Apr 21 2020

COVID-19 and Our Pets

COVID-19 is a viral disease in humans that is caused by a coronavirus call SARS-CoV-2. This novel virus is thought to have originated in an animal and jumped to humans. At this time we do not know exactly which animal species are involved and it likely involved more than one species. One of the hypothesized theories is the virus went from bats to pangolins to humans.

If this virus can go from a bat to a human, can the virus go from a human to a dog or cat? To date, 2 dogs and 1 cat in Hong Kong, 1 cat in Belgium, and a Tiger in New York have tested positive for COVID-19 virus. The cat in Belgium and the Tiger in New York did show symptoms of illness, while the animals in Hong Kong had no symptoms.

All of these animals were in contact with humans that had COVID-19 and likely contracted the virus from a human. So far there is no evidence that cats or dogs can give the virus back to humans.

Ongoing research is being done to determine the role that pets could play in COVID-19 transmission. Scientists at Harbin Veterinary Research Institute in China, in a study not yet peer reviewed, found that “SARS-CoV-2 replicates poorly in dogs, pigs, chickens and ducks, but efficiently in ferrets and cats. We found that the virus transmits in cats via respiratory droplets.”

Until more is known about this new coronavirus it is important to include our pets in social distancing.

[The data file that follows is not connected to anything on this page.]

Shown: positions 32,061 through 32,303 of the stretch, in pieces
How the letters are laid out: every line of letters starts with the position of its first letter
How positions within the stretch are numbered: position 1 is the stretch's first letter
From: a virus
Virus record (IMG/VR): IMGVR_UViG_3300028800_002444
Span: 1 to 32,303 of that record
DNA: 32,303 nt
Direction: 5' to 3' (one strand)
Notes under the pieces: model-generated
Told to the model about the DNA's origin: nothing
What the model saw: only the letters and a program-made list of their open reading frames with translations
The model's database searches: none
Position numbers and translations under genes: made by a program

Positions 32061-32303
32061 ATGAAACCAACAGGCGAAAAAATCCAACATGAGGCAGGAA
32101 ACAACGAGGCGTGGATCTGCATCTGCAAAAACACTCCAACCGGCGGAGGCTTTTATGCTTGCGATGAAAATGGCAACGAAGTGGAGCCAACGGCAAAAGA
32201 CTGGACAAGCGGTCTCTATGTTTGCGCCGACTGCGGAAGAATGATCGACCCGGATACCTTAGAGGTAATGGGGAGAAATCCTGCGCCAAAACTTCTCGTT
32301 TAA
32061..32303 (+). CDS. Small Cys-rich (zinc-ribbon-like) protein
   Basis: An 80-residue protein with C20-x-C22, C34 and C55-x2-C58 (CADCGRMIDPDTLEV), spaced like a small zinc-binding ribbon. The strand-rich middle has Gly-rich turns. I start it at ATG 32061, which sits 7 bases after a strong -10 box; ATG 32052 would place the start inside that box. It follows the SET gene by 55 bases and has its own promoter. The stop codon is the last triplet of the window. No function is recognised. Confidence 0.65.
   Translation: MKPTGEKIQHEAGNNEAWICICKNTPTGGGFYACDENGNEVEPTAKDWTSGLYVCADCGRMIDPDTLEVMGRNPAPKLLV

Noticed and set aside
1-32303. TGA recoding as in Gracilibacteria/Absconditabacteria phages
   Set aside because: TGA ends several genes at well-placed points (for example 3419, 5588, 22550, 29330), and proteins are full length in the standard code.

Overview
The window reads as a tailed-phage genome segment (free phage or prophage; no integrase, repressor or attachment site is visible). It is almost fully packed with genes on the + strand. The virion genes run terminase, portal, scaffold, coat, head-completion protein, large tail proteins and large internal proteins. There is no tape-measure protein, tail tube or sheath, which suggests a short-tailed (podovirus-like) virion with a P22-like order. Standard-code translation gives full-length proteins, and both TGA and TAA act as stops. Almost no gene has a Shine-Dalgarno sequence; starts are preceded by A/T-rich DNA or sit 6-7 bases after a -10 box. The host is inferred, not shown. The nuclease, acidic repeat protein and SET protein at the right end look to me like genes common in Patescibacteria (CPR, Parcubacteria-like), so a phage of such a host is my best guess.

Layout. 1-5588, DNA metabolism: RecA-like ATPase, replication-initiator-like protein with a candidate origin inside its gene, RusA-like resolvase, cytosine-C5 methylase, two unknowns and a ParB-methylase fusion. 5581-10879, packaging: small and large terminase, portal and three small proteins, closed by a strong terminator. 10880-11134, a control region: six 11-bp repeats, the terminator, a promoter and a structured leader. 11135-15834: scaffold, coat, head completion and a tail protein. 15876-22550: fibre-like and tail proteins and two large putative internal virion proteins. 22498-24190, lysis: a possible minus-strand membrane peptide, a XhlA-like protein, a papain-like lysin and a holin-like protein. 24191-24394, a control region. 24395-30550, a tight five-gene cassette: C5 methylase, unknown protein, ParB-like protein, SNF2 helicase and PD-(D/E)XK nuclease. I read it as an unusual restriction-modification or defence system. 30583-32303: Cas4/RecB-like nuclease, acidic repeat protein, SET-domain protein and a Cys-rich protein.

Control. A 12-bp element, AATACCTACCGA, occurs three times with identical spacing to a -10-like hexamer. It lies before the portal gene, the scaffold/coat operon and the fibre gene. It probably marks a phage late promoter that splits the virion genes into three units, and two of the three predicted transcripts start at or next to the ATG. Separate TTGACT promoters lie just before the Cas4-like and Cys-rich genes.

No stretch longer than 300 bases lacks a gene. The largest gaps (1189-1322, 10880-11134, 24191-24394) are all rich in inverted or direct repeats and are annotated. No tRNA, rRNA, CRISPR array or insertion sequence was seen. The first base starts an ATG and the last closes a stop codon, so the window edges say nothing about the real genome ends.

Here are some general guidelines from Dr. J. Scott Weese, a veterinarian, internal medicine specialist and pathobiologist at the University of Guelph, Ontario Canada. He has published information via his Worms & Germs blog.

  • If you’re infected, limit contact with animals. 
  • If someone in your house is infected, keep your animals away from other animals and people.
  • Social distancing also includes your pets. Keep your pets away from other people and animals outside your household, just like you should be doing with yourself.

The important fact to remember is that we pose more a risk to our pets, than our pets do to us. We just need to take the above simple, common sense precautions if we become ill.    ENJOY THESE PHOTOS OF OUR PETS AT HOME.

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Adrian Nevill, BVM&S Hawthorne Hills Veterinary Hospital, Seattle WA | Diagnosis, Diseases, Respiratory Diseases, Zoonosis & Human Health

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